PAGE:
If you are not familiar with the topic, business bankruptcy can be a very confusing process. That’s why it can be helpful to bring it back to the basics. Here we will discuss the business bankruptcy basics concerning liquidation and reorganization when filing for bankruptcy.
Reorganization and Chapter 11
Filing for business bankruptcy under Chapter 11 involves reorganization of the company. This means the debtor usually retains control of the business operations after filing for bankruptcy. While the debtor retains control, the business is then subject to oversight by the court. This means the court can appoint someone to watch over the business operations and reorganize the structure so as to improve the financial situation and avoid future problems. Filing for bankruptcy through Chapter 11 reorganization gives the debtor a number of benefits. The debtor can sometimes cancel contracts, obtain special financing, and receive protection against certain litigation.
Liquidation and Chapter 7
Filing for bankruptcy under Chapter 7 will result in quite a different situation. Under business Chapter 7, the debtor’s business will cease operations and a trustee will sell assets to reimburse creditors and discharge the debt. The impact on jobs, and the status of the business as a whole, can greatly vary depending on the case. Large corporations filing for bankruptcy under Chapter 7 will oftentimes lose entire divisions and branches. Despite the sweeping changes liquidation can bring, it does not necessarily mean everyone will lose their job, or that the company will cease to exist. Individuals can also file for Chapter 7 for personal debts.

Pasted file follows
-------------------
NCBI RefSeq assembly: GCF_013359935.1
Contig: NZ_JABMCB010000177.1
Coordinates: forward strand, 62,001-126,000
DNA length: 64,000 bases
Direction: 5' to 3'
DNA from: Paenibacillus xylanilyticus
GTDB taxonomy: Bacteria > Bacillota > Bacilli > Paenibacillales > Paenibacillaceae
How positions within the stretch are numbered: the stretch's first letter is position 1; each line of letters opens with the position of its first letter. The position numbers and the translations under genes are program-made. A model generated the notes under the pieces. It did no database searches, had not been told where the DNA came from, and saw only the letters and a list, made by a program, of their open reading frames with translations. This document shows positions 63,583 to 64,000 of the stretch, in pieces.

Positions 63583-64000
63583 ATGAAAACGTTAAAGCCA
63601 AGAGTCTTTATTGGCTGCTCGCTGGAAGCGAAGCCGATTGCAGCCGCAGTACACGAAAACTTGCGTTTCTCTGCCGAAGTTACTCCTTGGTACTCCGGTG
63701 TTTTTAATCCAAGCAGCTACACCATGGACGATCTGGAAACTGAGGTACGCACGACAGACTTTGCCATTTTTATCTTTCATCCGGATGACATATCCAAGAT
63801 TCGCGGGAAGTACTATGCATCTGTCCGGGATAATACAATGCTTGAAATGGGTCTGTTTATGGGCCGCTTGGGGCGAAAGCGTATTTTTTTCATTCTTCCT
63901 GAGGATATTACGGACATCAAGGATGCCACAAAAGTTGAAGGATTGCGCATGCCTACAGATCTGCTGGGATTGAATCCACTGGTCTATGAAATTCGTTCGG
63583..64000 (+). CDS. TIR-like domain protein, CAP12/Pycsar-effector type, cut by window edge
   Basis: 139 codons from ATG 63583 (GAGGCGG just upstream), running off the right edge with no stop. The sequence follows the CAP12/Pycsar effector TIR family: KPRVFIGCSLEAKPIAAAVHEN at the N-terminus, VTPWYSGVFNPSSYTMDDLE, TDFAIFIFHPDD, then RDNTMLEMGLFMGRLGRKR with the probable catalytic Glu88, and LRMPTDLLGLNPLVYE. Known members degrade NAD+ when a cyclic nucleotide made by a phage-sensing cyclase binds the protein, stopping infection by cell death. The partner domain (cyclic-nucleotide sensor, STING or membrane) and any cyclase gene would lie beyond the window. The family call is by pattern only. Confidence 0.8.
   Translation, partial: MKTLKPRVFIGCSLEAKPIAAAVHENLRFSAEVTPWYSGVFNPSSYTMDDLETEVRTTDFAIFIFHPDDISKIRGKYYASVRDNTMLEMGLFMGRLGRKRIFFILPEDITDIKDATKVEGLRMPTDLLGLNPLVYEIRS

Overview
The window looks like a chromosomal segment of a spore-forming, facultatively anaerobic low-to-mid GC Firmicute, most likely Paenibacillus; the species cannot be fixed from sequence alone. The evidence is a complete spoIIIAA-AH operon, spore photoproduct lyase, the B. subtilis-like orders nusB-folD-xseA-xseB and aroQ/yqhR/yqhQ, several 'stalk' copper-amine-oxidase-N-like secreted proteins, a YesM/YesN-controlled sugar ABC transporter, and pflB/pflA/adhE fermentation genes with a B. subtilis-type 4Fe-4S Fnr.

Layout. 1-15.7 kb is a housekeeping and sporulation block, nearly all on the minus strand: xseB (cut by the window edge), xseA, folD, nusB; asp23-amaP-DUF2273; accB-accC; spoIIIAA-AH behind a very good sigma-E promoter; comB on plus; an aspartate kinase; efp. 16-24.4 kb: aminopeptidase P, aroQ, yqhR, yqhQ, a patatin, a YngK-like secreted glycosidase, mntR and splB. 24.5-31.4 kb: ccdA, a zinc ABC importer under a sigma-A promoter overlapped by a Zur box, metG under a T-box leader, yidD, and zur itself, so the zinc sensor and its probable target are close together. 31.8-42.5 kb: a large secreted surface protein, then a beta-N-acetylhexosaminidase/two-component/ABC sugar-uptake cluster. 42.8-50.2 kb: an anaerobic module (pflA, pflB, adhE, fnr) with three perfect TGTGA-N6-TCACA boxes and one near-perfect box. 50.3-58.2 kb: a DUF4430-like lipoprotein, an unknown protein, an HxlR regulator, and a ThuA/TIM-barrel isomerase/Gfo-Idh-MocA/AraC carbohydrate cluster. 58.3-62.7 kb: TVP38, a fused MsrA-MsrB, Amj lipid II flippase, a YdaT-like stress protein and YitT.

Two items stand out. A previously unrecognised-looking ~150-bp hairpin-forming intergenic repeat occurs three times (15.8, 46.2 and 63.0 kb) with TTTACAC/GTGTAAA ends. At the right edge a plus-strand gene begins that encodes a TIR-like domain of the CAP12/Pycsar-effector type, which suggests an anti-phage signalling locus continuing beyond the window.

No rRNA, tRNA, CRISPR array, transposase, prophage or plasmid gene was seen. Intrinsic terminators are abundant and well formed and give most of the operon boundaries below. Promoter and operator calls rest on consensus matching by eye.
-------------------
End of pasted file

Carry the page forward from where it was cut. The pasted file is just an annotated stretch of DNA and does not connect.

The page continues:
Reorganization and liquidation are some of the bankruptcy basics, and it is important to understand the differences when walking through the bankruptcy process. Those working in the higher levels of business should familiarize themselves with bankruptcy basics, so as to be better informed on future decisions.